African football’s ruling body, the Confederation of African Football, has fired a senior official after he made corruption accusations against the organisation’s president, Ahmad Ahmad.

The development is a potential blow to world governing body FIFA’s efforts to clean up the game after a raft of scandals worldwide.

CAF sacked general secretary Amr Fahmy after the Egyptian accused Ahmad of bribes and misuse of hundreds of thousands of dollars, according to officials and an internal document.

The document, sent on March 31 by Fahmy to a FIFA body which investigates alleged ethics breaches, was seen by Reuters.

It accuses Ahmad of ordering his secretary-general to pay $20,000 (about N7m or 15,256 pound sterling) bribes into accounts of African football association (FA) presidents.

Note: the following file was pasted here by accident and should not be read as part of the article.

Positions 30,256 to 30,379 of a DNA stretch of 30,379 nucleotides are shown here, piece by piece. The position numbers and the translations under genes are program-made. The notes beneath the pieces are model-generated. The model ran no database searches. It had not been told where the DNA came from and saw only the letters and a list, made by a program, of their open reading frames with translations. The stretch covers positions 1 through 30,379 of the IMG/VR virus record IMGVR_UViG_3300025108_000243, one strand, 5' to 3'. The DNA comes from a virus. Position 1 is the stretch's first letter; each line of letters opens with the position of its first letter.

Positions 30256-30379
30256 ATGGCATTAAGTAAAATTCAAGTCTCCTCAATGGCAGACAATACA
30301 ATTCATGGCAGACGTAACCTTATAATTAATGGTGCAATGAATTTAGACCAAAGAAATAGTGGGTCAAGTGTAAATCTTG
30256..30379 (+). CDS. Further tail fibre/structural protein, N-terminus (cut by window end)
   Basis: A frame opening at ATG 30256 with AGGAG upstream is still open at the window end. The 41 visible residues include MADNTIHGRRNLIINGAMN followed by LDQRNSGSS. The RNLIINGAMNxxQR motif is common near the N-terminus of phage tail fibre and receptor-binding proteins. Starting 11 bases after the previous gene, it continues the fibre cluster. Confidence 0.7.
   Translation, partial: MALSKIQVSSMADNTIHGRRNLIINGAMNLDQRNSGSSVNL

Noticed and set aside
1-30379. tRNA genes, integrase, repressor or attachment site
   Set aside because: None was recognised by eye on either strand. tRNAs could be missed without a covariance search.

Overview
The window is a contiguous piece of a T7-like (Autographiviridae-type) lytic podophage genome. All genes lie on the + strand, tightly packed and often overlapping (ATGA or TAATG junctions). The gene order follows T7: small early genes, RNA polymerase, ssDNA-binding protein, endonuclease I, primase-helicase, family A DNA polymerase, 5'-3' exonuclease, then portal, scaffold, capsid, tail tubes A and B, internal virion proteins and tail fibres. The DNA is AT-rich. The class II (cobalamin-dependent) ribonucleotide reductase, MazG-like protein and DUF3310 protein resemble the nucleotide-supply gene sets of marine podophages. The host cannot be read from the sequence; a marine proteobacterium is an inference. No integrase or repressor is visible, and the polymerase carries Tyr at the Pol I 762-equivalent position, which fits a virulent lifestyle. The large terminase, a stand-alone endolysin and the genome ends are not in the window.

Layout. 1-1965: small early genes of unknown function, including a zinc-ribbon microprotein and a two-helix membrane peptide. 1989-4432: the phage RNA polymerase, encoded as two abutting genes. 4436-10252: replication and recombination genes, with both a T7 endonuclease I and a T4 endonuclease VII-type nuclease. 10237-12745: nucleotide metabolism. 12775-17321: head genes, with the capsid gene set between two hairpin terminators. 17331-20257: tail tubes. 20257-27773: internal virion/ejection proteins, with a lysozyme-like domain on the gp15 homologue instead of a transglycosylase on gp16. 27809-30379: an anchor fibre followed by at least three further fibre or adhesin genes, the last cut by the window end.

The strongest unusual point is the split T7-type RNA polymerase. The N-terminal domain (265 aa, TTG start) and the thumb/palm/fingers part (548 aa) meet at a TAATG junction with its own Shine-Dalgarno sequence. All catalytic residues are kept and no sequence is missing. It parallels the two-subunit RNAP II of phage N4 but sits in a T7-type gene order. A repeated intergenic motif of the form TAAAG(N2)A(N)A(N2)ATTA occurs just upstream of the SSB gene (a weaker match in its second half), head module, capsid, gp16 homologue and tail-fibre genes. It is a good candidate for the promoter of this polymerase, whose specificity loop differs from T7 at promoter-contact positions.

They included FA presidents of Cape Verde and Tanzania.

The document also accused Ahmad of costing CAF an extra $830,000 (about N298.8m) by ordering equipment via a French intermediary company called Tactical Steel.

Furthermore, it accuses him of harassing four female CAF staff, whom it did not name, and violating statutes to increase Moroccan representation within the organization.

He was also accused of over-spending more than $400,000 (about N140m) of CAF money on cars in Egypt and Madagascar, where a satellite office has been set up for him.

Senior CAF officials, speaking on condition of anonymity, said Fahmy was fired after compiling the document with the allegations against Ahmad who took the top African football post two

years ago.

CAF confirmed to Reuters that Fahmy lost his job at an executive committee meeting in Cairo on Thursday, prior to the draw for the 2019 Africa Cup of Nations (AFCON) finals.

His accuser, Fahmy, 35, was appointed as general secretary in late 2017, keeping up a family tradition that stretches across three generations.


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